Taiwan and the Philippines are among the first Asian countries to implement the new application process, he said, adding that by the end of the year, the process will be rolled out to other Asian countries such as Japan, China and South Korea.

All member states of the European Union are expected to implement biometric visas in the spring of 2008, he noted.

The U.K. issued about 36,000 visas to Taiwanese visitors in 2006, including 9,653 Taiwanese student visas, Reilly said. The U.K. accounts for around 30 percent of the Taiwanese overseas study market.

Wednesday, June 06, 2007


Taipei, June 6 (CNA) Four Paraguayan soccer coaches started their 10-day training program schedule Wednesday in the eastern county of Taitung in hopes of developing more professional grassroots coaches to establish asolid foundation for Taiwanese soccer.

These coaches will provide their expertise in conditioning, techniques, tactics and psychology in the three-day program, which will be held in Taitung, Pingtung and Taichung from June 6 - 16.

The coaching clinic is the result of collaboration between the Embassy of the Republic of Paraguay, the Ministry of Education (MOE) and National College of Physical Education and Sports (NCPES).

Paraguay is proud of its long soccer history and achievement, the Paraguayan Embassy said, and believes the program will help the development of Taiwanese soccer thanks to the efforts of coaches Gustavo Alcibiades Blaires Ucedo, Ramon Duarte, Julio Vera Torres and Guido Armoa.

Taiwan currently ranks 167th in the FIFA (Federation of International Football Association) global ranking while Paraguay ranks 35th. The Central American country boasts seven World Cup appearances and has advanced to the final sixteen on three occasions.

According to a MOE statistics, there are more than 600 soccer teams of all levels in Taiwan, with more than 500 of them being primary school teams.


Taipei, June 6 (CNA) Japanese figure skater Shizuka Arakawa, the 2006 Turin Winter Olympics gold medallist in the Women's Singles event, and the 2004 World Champion, will perform in Taiwan for the first time in August, organizers announced in a press conference Wednesday.

Arakawa and other well-known Japanese figure skaters, including Takeshi Honda and Junko Yaginuma, will skate in six shows of the Prince Ice World 2007 Tour in Taipei, to be held Aug. 3 - 5 at the Taipei Arena.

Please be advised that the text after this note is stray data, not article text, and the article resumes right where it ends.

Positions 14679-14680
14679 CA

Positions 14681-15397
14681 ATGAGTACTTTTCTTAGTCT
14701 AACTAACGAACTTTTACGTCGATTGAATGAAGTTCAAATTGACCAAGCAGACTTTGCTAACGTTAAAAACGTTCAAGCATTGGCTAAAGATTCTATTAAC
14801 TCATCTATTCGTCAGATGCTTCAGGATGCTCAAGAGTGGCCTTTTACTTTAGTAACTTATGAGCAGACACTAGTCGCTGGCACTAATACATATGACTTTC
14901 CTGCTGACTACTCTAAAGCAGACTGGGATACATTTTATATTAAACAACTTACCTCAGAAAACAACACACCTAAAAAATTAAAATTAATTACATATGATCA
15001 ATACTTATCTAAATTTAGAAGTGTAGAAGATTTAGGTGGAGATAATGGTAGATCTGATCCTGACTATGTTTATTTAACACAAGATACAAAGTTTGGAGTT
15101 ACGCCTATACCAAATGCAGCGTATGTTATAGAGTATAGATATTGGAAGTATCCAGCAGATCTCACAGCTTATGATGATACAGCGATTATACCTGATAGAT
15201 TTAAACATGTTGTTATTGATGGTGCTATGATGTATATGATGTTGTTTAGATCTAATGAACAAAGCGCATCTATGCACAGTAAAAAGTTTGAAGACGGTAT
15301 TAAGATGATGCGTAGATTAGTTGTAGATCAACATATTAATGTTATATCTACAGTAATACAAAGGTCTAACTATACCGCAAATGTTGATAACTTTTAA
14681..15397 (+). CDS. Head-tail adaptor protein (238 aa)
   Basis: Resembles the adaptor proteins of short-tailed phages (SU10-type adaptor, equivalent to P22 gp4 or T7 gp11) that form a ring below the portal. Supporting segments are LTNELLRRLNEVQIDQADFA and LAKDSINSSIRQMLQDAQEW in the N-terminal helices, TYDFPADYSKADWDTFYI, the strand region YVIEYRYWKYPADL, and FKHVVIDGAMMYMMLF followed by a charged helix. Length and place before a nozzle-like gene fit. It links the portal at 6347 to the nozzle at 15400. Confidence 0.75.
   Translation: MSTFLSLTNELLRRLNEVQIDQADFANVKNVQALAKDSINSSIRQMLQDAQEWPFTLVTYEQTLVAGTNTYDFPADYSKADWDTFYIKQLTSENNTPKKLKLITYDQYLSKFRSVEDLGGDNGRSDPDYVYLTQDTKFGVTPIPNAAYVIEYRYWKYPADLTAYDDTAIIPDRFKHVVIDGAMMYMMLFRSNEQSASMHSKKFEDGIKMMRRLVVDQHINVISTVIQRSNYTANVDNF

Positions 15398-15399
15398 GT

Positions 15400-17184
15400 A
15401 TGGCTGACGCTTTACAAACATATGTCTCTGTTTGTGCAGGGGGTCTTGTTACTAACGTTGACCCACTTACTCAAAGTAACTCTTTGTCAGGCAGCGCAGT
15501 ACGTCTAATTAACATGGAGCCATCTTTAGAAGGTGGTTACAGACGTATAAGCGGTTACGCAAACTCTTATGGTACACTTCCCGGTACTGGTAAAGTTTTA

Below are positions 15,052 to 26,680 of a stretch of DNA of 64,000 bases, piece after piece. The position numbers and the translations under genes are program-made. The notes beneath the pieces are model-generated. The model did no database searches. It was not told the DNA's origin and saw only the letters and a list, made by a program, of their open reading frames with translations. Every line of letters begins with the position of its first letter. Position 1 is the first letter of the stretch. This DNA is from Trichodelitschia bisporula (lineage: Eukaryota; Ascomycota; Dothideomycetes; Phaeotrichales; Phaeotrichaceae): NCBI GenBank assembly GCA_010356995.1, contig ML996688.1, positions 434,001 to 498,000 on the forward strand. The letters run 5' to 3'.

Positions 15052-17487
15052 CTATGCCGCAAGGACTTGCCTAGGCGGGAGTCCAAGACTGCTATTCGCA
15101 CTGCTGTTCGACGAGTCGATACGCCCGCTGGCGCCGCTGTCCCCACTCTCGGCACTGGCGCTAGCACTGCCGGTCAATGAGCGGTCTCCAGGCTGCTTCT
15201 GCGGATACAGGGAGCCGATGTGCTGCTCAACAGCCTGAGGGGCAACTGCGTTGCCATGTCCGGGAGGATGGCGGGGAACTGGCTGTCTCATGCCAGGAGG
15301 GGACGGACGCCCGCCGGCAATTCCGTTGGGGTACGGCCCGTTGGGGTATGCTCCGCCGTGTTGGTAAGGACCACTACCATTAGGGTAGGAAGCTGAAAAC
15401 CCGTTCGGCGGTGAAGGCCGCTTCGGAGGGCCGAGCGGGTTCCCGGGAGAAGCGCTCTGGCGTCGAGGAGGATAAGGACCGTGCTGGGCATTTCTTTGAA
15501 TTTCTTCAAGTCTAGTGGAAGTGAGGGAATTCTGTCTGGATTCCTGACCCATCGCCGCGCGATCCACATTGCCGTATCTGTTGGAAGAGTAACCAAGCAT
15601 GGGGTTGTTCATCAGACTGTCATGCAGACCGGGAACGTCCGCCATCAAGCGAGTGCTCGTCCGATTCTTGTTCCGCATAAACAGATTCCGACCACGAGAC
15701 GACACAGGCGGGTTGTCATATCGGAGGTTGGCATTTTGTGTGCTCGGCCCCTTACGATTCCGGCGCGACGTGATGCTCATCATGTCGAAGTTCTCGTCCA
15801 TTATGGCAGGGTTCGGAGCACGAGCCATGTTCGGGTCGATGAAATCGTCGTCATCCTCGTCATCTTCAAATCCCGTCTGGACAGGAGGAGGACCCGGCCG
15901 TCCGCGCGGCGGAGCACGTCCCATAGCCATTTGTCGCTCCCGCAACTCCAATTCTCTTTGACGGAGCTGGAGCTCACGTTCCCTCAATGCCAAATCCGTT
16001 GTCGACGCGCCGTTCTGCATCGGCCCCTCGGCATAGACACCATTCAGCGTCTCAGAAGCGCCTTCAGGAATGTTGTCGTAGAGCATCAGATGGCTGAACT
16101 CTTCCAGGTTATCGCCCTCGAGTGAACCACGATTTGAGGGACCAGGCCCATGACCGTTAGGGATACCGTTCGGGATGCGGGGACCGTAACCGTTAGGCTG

Arakawa, 26, is the first female skater born in Asia to win the Olympic gold medal in figure skating, and the second oldest woman to win the Olympic figure skating gold. She announced her retirement from amateur figure skating and turned professional in May 2006, joining the Prince Ice World Team.

Speaking to a large group of reporters, Arakawa said she would like to promote the beauty of figure skating to the people of Taiwan through this tour. She also encouraged young Taiwanese skaters to "endure the pain and handwork in daily practices with a positive attitude."

"The basic approach to sports is to enjoy the happy side of it and forget the pain and sorrow, " she said.

Arakawa, one of the tallest female figure skaters at 5 feet 6 inches, is known for her spins and jumping ability, especially her triple-triple combination.

By winning the gold medal in Turin, the Prince Ice World Team said, Arakawa helped once again make ice skating one of the most popular sports in Japan.


Taipei, June 4 (CNA) Citizen participation has been long overlooked but will be an important factor in our living in the new millennium as well as an integral part of urban design and community infrastructure establishment, a German architect said Monday in an international workshop.

Three groups of workshop participants presented their ideas and plans on the themes of rivers, garden city and community public spaces in the final presentation of a five-day workshop titled "Living and Housing in the 3rd Millennium: Ideas and Strategies for Better Living in Taipei" that was guided by German architect Klaus Luig.

"All human beings are responsible for our future with the objective of enhancing quality of life. While nature and sustainable growth know no borders, it's essential to exchange ideas, " Luig said, adding that modern day urban development often ignores the citizens.

The workshop, organized by the German Cultural Center in Taipei, brought together participants from different generations, nationalities and professional backgrounds to work on ideas for Taipei's future during five days of discussions and brainstorming.

"Taiwanese architecture and urban design are dominated by elitism and ignore civic participation, " said Janice Chen, who was in a group that developed a plan to better make use of the riverside park on the Hsintien river.

"It's time to let the real users -- the citizens -- participate in the development, management and design of their communities and environments, " she added.

The other groups worked out plans to redevelop New Garden City, an old community in suburban Taipei, and the sustainable utilization and management of community public spaces in Taipei.

"Some of the ideas these participants came up with are actually workable and will be a very good source and reference for the government, while some of them are pretty idealistic, " Luig commented after the presentation.

"Don't forget, however, the building of a wall starts with the first brick. This is a good start, " he said.